Republican views on immigration reform shift dramatically

immigration screen shot

A Quinnipiac University and CNN poll on Republican views on immigration indicate that the chances of getting comprehensive immigration reform passed are slimmer than ever. Here’s an analysis of the poll by the Washington Post’s Aaron Blake:

The Q poll shows support for allowing illegal immigrants to apply for citizenship falling to its lowest point since the survey started asking the question two years ago. Fewer than half — 48 percent — now support a path to citizenship, down from 57 percent one year ago. The poll also shows that 35 percent say these immigrants should be required to leave (the word “deportation” is not mentioned). That’s a new high, and it’s up nine points from the last poll. And here’s the real kicker: The shift is almost completely among Republicans. Although they supported citizenship over deportation 43 to 38 percent in November 2013, today they support deportation/involuntary departure over citizenship, 54 to 27 percent.

That’s two to one — a stunning shift.

Some are blaming Obama’s executive action, which have motivated the Republican base. Whatever the cause, Sen. Lisa Murkowski, who’s likely going to face a tough 2016 primary and who had supported comprehensive reform, probably won’t be pushing for it anytime soon.


5 thoughts on “Republican views on immigration reform shift dramatically

  1. Andy Mattoon Scott

    The 30-06 has always my favorite caliber, all-American and reliable, unlike our Prez.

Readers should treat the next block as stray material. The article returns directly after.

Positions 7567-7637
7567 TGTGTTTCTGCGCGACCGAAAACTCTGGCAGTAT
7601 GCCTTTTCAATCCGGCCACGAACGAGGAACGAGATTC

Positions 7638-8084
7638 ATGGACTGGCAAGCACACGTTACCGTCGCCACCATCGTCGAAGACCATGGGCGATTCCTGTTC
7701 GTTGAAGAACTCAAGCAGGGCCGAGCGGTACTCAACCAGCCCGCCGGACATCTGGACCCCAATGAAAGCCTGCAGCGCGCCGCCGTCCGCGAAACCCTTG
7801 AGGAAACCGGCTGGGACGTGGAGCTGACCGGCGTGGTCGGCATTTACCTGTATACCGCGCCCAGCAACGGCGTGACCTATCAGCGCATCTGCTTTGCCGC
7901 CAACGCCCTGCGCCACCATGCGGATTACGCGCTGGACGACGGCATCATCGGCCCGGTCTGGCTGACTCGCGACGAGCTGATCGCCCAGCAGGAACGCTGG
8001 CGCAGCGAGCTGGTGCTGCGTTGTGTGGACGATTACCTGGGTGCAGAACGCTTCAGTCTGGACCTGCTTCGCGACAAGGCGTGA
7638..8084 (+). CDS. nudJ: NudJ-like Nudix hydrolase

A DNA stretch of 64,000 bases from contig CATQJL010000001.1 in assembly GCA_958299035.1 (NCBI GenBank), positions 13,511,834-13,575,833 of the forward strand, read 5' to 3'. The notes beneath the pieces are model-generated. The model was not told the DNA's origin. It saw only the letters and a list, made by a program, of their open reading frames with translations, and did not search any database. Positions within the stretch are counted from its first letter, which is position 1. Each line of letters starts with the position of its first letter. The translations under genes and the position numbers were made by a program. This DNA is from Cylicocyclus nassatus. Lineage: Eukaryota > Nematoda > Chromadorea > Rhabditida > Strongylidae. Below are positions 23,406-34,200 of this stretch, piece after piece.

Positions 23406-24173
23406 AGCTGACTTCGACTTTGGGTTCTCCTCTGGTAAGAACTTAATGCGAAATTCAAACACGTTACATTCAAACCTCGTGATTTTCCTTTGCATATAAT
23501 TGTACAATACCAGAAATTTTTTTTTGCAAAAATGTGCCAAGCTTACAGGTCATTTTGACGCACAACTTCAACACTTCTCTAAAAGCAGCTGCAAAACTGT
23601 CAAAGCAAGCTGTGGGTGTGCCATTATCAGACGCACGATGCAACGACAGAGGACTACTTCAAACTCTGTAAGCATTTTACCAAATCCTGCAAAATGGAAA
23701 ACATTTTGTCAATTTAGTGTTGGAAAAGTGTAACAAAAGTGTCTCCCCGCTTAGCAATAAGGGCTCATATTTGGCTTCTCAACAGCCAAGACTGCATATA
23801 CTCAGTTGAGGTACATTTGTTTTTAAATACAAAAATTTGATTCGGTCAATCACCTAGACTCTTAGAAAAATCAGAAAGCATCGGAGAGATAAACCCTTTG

We can’t even uphold the laws on the books, in fact, they are being ignored by pressure from above. If this scary precedent continues, we will be in anarchy soon.

    Clean up the mess that exists, follow the rule of law, stop using emotional pablum to create new laws ( by dictates) that simply cause more mess. This Gordian knot cannot be untied by
    the circuitous circumvention of Congress using Executive Orders, unless of course you are a
    self-appointed dictator. All bow to Barry the bombastic bunglecrat and forget Congress; afterall that pesky constitution just gets in the way of moving forward.

  2. Billiam

    Of course Lisa Murkowski won’t support anything bold. She is unable to be bold. She’s afraid of her own party along with her own shadow.

  3. Garand Fellow

    For me the problem is twofold, and it is all in process rather than substance. First, President Barack Hussein Obama should have very demonstrably closed the door at the border very tight preparatory to easing problems some existing illegals have. That is good process. If you want the public to buy into a new development, let’s say a new mining prospect, you first need to make your existing mine squeaky clean to prove to the public that you are competent. If you have an existing mess then it’s stupid to think the public will overlook that and trust you with a new prospect. I think that as a salesman this president came along at exactly the right time, and he had the right appearance and message but in dealing with people he is stupid.

    Second, this president has absolutely no credibility so he should have put others out in front on this. Everything this fellow touches turns to mud – the economy, the world stage, racial relations, etc. etc. On the eve of introducing a new, controversial initiative any public official has to assess how much credibility they have at that moment; and in that the process is more important to success than the message. Even if this president did not deserve his very poor credibility, especially poor with productive, tax-paying Americans, if he had wisdom he would have recognized this situation and introduced this initiative differently.

    On the other hand there is a small chance that President Obama is outsmarting all of us, that he is gaming us. Possibly he knows this will fail, wants it to fail, and believes he can thereby win with two constituencies.

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